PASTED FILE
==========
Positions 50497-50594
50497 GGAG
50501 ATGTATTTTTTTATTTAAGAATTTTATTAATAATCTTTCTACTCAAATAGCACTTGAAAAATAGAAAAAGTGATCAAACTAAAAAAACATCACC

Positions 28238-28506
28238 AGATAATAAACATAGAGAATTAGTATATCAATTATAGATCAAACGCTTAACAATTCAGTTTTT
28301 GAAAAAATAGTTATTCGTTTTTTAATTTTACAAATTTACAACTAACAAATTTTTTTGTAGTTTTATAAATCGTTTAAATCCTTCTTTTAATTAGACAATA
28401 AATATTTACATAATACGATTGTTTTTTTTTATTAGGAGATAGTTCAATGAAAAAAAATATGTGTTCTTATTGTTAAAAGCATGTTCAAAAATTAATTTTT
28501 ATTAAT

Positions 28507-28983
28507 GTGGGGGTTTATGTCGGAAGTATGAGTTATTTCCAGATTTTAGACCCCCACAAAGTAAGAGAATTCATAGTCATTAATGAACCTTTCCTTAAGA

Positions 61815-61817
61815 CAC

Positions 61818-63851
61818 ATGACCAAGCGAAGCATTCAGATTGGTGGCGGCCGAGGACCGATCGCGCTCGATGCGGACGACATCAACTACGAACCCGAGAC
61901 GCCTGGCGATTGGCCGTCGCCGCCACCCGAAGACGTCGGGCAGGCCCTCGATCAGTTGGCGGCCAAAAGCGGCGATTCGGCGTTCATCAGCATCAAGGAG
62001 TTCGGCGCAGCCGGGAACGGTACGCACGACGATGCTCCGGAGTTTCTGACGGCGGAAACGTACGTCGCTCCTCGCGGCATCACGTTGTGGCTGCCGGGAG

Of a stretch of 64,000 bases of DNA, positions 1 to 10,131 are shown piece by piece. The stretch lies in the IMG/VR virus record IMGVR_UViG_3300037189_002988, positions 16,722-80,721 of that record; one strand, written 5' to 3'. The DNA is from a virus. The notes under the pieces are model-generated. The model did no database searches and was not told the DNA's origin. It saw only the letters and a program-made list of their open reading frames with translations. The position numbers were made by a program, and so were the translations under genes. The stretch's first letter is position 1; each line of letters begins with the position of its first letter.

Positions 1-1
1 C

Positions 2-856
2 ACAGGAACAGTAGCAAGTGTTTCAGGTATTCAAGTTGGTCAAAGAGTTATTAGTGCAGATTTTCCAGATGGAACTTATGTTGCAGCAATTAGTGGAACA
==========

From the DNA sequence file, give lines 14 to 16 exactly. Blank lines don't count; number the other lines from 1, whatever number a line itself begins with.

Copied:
61818 ATGACCAAGCGAAGCATTCAGATTGGTGGCGGCCGAGGACCGATCGCGCTCGATGCGGACGACATCAACTACGAACCCGAGAC
61901 GCCTGGCGATTGGCCGTCGCCGCCACCCGAAGACGTCGGGCAGGCCCTCGATCAGTTGGCGGCCAAAAGCGGCGATTCGGCGTTCATCAGCATCAAGGAG
62001 TTCGGCGCAGCCGGGAACGGTACGCACGACGATGCTCCGGAGTTTCTGACGGCGGAAACGTACGTCGCTCCTCGCGGCATCACGTTGTGGCTGCCGGGAG